ATLANTA — Auto dealers face profit erosion as new competitors rise in the market, such as Tesla, Carvana and ride-hailing and car-sharing services.

But an analysis of industry trends by international consulting firm McKinsey & Co. concluded that franchised retailers may have a natural advantage in pursuing several emerging business opportunities over the next two to five years.

The ventures are outside the traditional new-vehicle retail store model but play to dealers’ strengths and assets, said Inga Maurer, a partner in McKinsey’s Chicago office and a member of the firm’s Automotive & Assembly, Operations and Private Equity practices.

“Dealerships aren’t making any money on new vehicles today,” Maurer told an auto industry audience at a conference hosted by Cox Automotive here in September. “They’re not making much money anymore on used cars, either. For every incremental 1 percent of used-car transactions that go online, $40 million in used-car profits get eroded. And we see a shift to up to 50 percent online sales by 2030 — eroding a lot of the profit that dealers are benefiting from today.

“So there’s a tremendous uncertainty about how we’re going to go forward,” she told the audience.

But McKinsey believes franchised dealers have an advantage in pursuing a number of new business models. Among them:

  • Alternative store formats: “People are urging dealers to have a different format to experience a new vehicle,” Maurer said. Those might include off-site test-drive centers or mobile stores in high-traffic urban settings.

Visitors would be able to experience competing models within a product segment or participate in clinics to learn about electric vehicles, for example.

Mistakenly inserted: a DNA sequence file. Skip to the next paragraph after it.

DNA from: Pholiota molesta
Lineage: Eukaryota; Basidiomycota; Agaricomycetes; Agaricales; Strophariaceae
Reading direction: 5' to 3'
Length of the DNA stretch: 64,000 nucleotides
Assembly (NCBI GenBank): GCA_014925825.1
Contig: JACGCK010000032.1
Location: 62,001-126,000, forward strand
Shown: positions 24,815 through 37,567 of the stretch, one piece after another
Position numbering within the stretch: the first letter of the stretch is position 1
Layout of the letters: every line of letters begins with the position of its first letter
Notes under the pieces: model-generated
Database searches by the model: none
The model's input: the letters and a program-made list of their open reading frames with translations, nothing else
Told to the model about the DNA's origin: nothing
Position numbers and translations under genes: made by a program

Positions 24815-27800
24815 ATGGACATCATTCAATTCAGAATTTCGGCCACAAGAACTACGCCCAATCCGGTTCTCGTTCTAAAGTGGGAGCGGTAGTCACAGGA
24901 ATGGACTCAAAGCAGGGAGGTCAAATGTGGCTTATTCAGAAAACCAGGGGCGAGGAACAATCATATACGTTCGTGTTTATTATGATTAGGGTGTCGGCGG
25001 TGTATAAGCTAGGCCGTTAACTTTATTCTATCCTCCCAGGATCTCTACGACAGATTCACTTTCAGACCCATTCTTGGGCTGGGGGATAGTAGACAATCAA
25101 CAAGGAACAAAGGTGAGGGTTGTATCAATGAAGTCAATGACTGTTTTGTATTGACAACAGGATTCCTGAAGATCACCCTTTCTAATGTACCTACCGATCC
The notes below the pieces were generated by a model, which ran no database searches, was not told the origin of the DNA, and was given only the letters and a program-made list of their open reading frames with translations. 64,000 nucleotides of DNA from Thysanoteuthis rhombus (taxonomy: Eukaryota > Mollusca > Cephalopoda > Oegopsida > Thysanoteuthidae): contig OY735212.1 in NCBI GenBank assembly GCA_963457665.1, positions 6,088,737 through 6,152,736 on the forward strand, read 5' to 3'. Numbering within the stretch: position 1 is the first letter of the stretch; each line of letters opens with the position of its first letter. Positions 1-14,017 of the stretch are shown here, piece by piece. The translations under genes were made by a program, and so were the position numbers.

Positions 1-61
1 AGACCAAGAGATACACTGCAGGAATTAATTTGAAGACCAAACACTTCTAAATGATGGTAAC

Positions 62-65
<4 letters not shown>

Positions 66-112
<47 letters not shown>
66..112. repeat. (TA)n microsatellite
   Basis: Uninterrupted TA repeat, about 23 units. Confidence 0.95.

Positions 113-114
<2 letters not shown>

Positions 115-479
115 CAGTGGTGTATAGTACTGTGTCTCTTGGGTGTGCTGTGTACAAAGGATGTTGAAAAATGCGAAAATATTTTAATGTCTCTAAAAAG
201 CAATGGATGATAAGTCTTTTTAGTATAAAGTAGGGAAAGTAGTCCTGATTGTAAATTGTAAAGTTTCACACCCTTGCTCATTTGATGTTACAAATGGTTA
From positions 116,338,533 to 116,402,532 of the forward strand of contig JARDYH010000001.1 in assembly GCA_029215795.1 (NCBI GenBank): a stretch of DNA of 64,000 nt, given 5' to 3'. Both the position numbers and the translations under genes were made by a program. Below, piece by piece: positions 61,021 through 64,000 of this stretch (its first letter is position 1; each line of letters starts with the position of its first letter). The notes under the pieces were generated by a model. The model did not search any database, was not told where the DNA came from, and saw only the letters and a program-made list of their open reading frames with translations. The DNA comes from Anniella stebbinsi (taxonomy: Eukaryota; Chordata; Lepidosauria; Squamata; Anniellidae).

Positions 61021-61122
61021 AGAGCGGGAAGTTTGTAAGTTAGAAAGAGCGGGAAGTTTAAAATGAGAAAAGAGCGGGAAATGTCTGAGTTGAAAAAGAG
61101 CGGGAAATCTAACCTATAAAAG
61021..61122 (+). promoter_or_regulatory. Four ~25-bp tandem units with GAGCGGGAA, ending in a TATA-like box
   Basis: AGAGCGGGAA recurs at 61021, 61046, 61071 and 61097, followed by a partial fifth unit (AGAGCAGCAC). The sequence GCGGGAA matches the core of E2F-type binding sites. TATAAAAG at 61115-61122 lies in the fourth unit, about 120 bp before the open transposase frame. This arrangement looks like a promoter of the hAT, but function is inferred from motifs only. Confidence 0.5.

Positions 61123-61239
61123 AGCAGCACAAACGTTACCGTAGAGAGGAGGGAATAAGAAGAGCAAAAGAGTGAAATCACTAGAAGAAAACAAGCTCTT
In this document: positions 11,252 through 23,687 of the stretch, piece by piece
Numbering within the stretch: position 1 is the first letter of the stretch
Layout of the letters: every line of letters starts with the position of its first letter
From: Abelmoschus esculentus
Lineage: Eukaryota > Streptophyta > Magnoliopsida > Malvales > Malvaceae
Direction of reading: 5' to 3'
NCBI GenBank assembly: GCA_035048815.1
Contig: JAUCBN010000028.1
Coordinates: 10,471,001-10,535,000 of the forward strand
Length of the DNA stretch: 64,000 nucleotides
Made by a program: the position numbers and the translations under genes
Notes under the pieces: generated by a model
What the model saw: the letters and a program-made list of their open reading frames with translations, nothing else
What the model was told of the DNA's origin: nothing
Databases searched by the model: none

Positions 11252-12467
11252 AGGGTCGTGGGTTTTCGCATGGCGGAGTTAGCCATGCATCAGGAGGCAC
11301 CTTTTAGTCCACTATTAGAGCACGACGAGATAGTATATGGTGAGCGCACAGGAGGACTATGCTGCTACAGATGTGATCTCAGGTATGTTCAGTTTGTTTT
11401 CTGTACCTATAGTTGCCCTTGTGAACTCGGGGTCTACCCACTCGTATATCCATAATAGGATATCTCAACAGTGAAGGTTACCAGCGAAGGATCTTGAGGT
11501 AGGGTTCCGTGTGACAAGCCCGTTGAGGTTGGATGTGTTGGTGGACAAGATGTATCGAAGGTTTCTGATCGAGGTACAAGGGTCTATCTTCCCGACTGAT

• Mobility-as-service models: Dealers would market subscription services independently of their brick-and-mortar stores.

Or they could work with their lenders to provide customers with personalized vehicle finance solutions such as a pay-as-you-drive program.

Or they could market their ability to arrange combined home and auto insurance packages.

  • Ride-hailing service work: The growing fleets of ride-hailing services such as Uber and Lyft will need regular and more frequent servicing, Maurer said. Turning to established dealership service technicians to perform that work would be natural, as opposed to letting drivers arrange the work individually.
  • Data monetization: Even though data privacy laws restrict what can be done with vehicle data, new possibilities are emerging for dealers to gather data on fleet use and performance or to provide connectivity services to fleets.
  • Inventory-free peer-to-peer used-vehicle trading: Dealers are largely cut out of used-vehicle sales between individuals today. But retailers can provide third-party services for those transactions, creating a marketplace where the vehicles are reconditioned, financed or insured, for example.

Service remains the growth opportunity for dealerships now, Maurer said. “Young people have no desire to service their own cars,” she told the audience. “There’s a big and growing profit pool on the service side.”





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